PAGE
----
The biggest concern that most people have is, if the option of cervical spine surgery is the best option for them. And it’s true that two people who are suffering the same condition will have two different treatment options given to them. And this is because one person was a candidate for cervical spine surgery while the other was not. The factors which make you a good candidate for surgery include:
- If the pain and disability is extensive (for example if the patient is experiencing numbness in the hands)
- If you have spinal deformities such as scoliosis or swan neck deformity
- If you have a spinal tumor
- If non-surgical methods of treatment have been unsuccessful
- If the problem lies in only one or two spinal levels
- If one is physically healthy and active
Under the above mentioned circumstances the outcomes of cervical spine surgery will be favorable. This is the reason you need to discuss all the possibilities with your doctor at length. Because he/she will be able to explain the procedure to you, reason out why surgery is a good option and help you understand the benefits of opting for surgery. This type of procedure has to have a multidisciplinary approach, and the team includes the neurosurgeon/orthopedic surgeon, who will be performing the surgery, assisted by radiologist, anesthetist and nurses.
Preparing yourself for cervical spine surgery can be daunting, and there are a few preliminaries which you need to get done before you are ready for surgery. These include:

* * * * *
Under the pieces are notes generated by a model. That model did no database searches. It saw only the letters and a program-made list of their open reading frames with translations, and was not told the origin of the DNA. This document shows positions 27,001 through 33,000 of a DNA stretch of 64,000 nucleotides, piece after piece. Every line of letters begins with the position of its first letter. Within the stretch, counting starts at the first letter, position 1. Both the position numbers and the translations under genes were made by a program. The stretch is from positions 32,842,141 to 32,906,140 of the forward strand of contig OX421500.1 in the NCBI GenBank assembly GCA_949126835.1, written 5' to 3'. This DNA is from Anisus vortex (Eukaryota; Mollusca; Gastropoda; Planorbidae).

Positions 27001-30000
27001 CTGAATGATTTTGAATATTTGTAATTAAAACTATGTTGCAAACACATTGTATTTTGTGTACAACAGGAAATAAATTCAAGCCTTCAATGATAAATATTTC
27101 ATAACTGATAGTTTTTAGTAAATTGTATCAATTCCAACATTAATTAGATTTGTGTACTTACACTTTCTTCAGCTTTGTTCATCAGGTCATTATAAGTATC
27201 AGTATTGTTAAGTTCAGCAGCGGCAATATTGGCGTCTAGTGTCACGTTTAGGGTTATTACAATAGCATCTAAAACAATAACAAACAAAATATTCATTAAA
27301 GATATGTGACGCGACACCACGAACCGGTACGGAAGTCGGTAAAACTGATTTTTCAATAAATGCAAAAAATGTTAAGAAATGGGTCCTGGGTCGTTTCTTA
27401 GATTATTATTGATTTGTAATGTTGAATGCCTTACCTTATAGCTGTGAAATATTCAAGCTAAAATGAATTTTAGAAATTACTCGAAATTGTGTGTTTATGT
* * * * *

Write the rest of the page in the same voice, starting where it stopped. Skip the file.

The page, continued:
- Discuss all the medication you are taking with your doctor, for pre-existing conditions such as hypertension and diabetes.
- Stop smoking if you do
- Cardiology check up and fitness.
- Follow the instructions given by your doctor, such as fasting for a period of 8 hours before the surgery, taking any premedication, undergoing any investigations to assess your level of fitness for surgery as well as avoiding any medication prior to surgery.
Once these aspects have been taken care of, you are ready for surgery.
Most patients are concerned about the exact way in which the surgery will be performed on them.
- In the case of spinal fusion surgery your doctor can have either an anterior approach or posterior approach, and once they reach the cervical spine, they will remove the damaged bone, and replace them with plates, screws or even bone graft, to provide more stability.
- In the case of a decompression surgery you can have three approaches, which are:
- Corpectomy - removal of the body of a vertebra and the discs